So­cial cap­i­tal, Reid said, refers to ac­cess to so­cial net­works and role mod­els in a com­mu­nity, and across com­mu­ni­ties in the form of di­verse so­cial net­works. Cul­tural cap­i­tal in­cludes ac­cess to ex­pe­ri­ences, mu­se­ums, stores, leisure op­por­tu­ni­ties, parks and recre­ational pro­grams.

In the­ory, the kind of de­vel­op­ment hap­pen­ing at Way­pointe and in South Nor­walk could pro­vide more op­por­tu­ni­ties for so­cial and cul­tural cap­i­tal. But lower in­come res­i­dents are of­ten ex­cluded. Reid said ac­cess to af­ford­able hous­ing and to ed­u­ca­tion are two of the more cru­cial prob­lems to ad­dress if we want to re­verse that trend of seg­re­ga­tion.

“What needs to hap­pen along with so­cial and cul­tural de­vel­op­ment, is at­ten­tion paid to af­ford­able hous­ing, so peo­ple can re­main in those ar­eas,” the SHU pro­fes­sor said. “And greater ed­u­ca­tional, or more equal ed­u­ca­tional op­por­tu­nity, I think is one of the key ar­eas where in­equal­ity might be ad­dressed.”

On the ed­u­ca­tion front, Nor­walk Schools Chief Com­mu­ni­ca­tions Of­fi­cer Brenda Wil­cox Wil­liams said the dis­trict has worked to pro­vide more ed­u­ca­tional op­por­tu­ni­ties to stu­dents and fam­i­lies, and that the dis­trict’s Strate­gic Op­er­at­ing Plan was drafted in part with the goal of clos­ing achieve­ment gaps in mind. Dis­trict pro­grams like the Nor­walk Early Col­lege academy, the Marine Science Academy that is in de­vel­op­ment, the Health Sciences Academy, or mag­net schools that rely on ap­pli­ca­tions and lot­ter­ies are de­signed to help even the field.

The dis­trict has also de­vised a new tech­nol­ogy ini­tia­tive in which all in­com­ing ninth-graders are given a lap­top, which they keep with them dur­ing their high schools years. Stu­dents in need can also re­ceive Sprint WiFi hotspots for in­ter­net ac­cess at home. More than 400 have been distributed.

“This is one of those ef­forts around de­vel­op­ing equitable ac­cess for all stu­dents,” said Ralph Valen­zisi, chief of tech­nol­ogy, in­no­va­tions and part­ner­ships for Nor­walk Schools.

Sim­i­lar ef­forts are be­ing made in hous­ing.

Adam Bovil­sky, ex­ec­u­tive di­rec­tor of Nor­walk’s Hous­ing Au­thor­ity, said the city has long used sim­i­lar data from the Kir­wan In­sti­tute for the Study of Race and Eth­nic­ity to guide pol­icy.

“For a long time there’s been a drive to help our ten­ants to decon­cen­trate poverty and move into neigh­bor­hoods of greater op­por­tu­nity,” Bovil­sky said. “In many re­gards that is the pur­pose of the hous­ing choice voucher pro­gram (known as Sec­tion 8). That pro­gram says in­stead of build­ing more pub­lic hous­ing in con­cen­tra­tions of poverty, we want our low­in­come fam­i­lies to be able to move into neigh­bor­hoods of less poverty con­cen­tra­tion where they have more op­por­tu­ni­ties.”

Decon­cen­trat­ing poverty does ap­pear ef­fec­tive.

Ac­cord­ing to the At­las, chil­dren born to low-in­come par­ents in neigh­bor­hoods in af­flu­ent north­ern Nor­walk neigh­bor­hoods like Sil­ver­mine or Cran­bury are pro­jected to make $48,000 an­nu­ally as adults. In every other neigh­bor­hood in Nor­walk, low-in­come chil­dren are ex­pected to make more money as adults than would their coun­ter­parts in the three poor­est cen­sus tracts.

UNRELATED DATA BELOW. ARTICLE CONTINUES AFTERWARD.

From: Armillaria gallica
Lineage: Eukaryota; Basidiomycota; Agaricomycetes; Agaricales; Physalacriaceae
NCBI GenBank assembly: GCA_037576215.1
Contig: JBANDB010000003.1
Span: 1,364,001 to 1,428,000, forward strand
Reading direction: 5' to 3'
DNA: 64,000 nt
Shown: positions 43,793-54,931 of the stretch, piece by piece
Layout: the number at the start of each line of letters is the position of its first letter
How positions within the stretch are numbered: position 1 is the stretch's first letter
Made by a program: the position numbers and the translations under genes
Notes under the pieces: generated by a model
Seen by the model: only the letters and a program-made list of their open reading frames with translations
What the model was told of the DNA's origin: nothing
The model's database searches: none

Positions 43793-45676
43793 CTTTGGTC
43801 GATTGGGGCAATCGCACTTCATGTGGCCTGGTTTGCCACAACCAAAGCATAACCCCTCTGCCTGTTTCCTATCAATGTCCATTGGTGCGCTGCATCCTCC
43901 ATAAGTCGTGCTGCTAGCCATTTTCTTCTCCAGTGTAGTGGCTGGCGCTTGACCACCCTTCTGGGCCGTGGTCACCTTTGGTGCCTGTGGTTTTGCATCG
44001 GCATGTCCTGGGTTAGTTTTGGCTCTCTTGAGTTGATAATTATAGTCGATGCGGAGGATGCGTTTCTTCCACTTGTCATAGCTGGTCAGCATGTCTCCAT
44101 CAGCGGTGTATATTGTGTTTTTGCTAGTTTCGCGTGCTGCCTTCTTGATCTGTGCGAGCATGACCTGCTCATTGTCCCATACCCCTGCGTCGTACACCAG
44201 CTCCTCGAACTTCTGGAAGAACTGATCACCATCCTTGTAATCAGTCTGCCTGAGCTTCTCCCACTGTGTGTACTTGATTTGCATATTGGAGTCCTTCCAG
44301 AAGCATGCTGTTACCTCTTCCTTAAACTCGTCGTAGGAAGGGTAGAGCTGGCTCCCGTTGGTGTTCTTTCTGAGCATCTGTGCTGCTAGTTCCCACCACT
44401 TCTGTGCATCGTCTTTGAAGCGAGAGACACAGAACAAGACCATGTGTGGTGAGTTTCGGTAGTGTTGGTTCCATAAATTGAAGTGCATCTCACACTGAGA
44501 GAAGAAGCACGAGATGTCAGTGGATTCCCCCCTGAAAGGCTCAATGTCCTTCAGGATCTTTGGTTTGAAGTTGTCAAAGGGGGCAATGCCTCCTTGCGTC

The abil­ity for res­i­dents to make th­ese kinds of moves, how­ever, is lim­ited.

Since 2007, only 34 per­cent of voucher par­tic­i­pants moved to lower poverty ar­eas. From April 2016 through March 2017, 72 of 128 to­tal movers re­lo­cated to higher poverty tracks. Among other things, Bovil­sky said there needs to be in­creased ef­forts to build pub­lic hous­ing in sub­ur­ban com­mu­ni­ties in the area.

Plus, the Hous­ing Au­thor­ity’s reach is lim­ited. Bovil­sky said there is a wait list of roughly 700 peo­ple wait­ing for pub­lic hous­ing. Those who don’t re­ceive vouch­ers must find other hous­ing op­tions in the pri­vate hous­ing market.

“If we want to make sure every child in Fair­field County has a bright fu­ture and good op­por­tu­ni­ties, we need to make sure that we build fam­ily af­ford­able hous­ing in th­ese com­mu­ni­ties,” Bovil­sky said.

But, from Wel­don’s per­spec­tive, not only is there not enough af­ford­able hous­ing be­ing built in the sub­urbs, there are in­creas­ingly less rea­son­ably priced units in ur­ban neigh­bor­hoods.

“There’s no de­vel­op­ers that are be­ing sym­pa­thetic to the peo­ple who’ve lived here all their lives,” the long­time Nor­walk res­i­dent said.

As a re­sult, a sig­nif­i­cant seg­ment of the pop­u­la­tion is feel­ing squeezed, which, as Reid said, is not a new phe­nom­e­non. But data like the Op­por­tu­nity At­las does pro­vide new vi­su­als for th­ese very Amer­i­can trends of in­equal­ity.

“I think what it re­ally brings into re­lief is some­thing I knew be­fore,” Reid said. “You can have sig­nif­i­cant poverty and sig­nif­i­cantly re­duced life op­por­tu­ni­ties, right next door to sig­nif­i­cant wealth and in­cred­i­ble op­por­tu­nity.”

Erik Traut­mann / Hearst Con­necti­cut Me­dia

John­nie Mae Wel­don out­side her child­hood home, one of few houses that still stand on Or­chard Street in the shadow of the Way­pointe de­vel­op­ment in Nor­walk.